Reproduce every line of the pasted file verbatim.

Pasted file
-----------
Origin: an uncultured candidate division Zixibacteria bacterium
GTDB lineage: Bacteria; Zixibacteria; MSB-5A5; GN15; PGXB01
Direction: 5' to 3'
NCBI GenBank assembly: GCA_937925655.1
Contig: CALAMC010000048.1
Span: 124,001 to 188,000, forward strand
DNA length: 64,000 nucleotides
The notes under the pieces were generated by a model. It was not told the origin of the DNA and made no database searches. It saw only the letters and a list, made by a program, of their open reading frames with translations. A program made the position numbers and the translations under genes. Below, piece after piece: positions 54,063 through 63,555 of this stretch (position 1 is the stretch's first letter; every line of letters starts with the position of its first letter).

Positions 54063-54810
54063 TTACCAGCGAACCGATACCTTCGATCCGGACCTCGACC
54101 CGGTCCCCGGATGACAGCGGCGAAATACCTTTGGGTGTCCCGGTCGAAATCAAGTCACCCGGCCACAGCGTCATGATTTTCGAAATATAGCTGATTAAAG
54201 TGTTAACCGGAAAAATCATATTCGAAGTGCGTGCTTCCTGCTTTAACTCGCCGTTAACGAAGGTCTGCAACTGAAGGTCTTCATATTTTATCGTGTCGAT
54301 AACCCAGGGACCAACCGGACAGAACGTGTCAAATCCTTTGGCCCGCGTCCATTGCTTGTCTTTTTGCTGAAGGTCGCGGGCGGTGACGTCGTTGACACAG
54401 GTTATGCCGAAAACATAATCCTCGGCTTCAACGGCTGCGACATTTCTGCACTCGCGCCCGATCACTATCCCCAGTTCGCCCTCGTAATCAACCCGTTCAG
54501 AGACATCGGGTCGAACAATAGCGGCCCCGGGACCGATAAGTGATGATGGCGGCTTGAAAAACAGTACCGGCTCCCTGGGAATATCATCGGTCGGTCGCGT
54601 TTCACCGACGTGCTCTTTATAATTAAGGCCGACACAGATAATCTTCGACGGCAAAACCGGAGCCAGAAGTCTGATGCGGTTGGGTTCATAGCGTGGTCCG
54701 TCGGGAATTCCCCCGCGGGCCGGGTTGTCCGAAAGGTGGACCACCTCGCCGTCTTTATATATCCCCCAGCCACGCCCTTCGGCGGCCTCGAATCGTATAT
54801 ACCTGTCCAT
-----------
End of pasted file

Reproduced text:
Origin: an uncultured candidate division Zixibacteria bacterium
GTDB lineage: Bacteria; Zixibacteria; MSB-5A5; GN15; PGXB01
Direction: 5' to 3'
NCBI GenBank assembly: GCA_937925655.1
Contig: CALAMC010000048.1
Span: 124,001 to 188,000, forward strand
DNA length: 64,000 nucleotides
The notes under the pieces were generated by a model. It was not told the origin of the DNA and made no database searches. It saw only the letters and a list, made by a program, of their open reading frames with translations. A program made the position numbers and the translations under genes. Below, piece after piece: positions 54,063 through 63,555 of this stretch (position 1 is the stretch's first letter; every line of letters starts with the position of its first letter).

Positions 54063-54810
54063 TTACCAGCGAACCGATACCTTCGATCCGGACCTCGACC
54101 CGGTCCCCGGATGACAGCGGCGAAATACCTTTGGGTGTCCCGGTCGAAATCAAGTCACCCGGCCACAGCGTCATGATTTTCGAAATATAGCTGATTAAAG
54201 TGTTAACCGGAAAAATCATATTCGAAGTGCGTGCTTCCTGCTTTAACTCGCCGTTAACGAAGGTCTGCAACTGAAGGTCTTCATATTTTATCGTGTCGAT
54301 AACCCAGGGACCAACCGGACAGAACGTGTCAAATCCTTTGGCCCGCGTCCATTGCTTGTCTTTTTGCTGAAGGTCGCGGGCGGTGACGTCGTTGACACAG
54401 GTTATGCCGAAAACATAATCCTCGGCTTCAACGGCTGCGACATTTCTGCACTCGCGCCCGATCACTATCCCCAGTTCGCCCTCGTAATCAACCCGTTCAG
54501 AGACATCGGGTCGAACAATAGCGGCCCCGGGACCGATAAGTGATGATGGCGGCTTGAAAAACAGTACCGGCTCCCTGGGAATATCATCGGTCGGTCGCGT
54601 TTCACCGACGTGCTCTTTATAATTAAGGCCGACACAGATAATCTTCGACGGCAAAACCGGAGCCAGAAGTCTGATGCGGTTGGGTTCATAGCGTGGTCCG
54701 TCGGGAATTCCCCCGCGGGCCGGGTTGTCCGAAAGGTGGACCACCTCGCCGTCTTTATATATCCCCCAGCCACGCCCTTCGGCGGCCTCGAATCGTATAT
54801 ACCTGTCCAT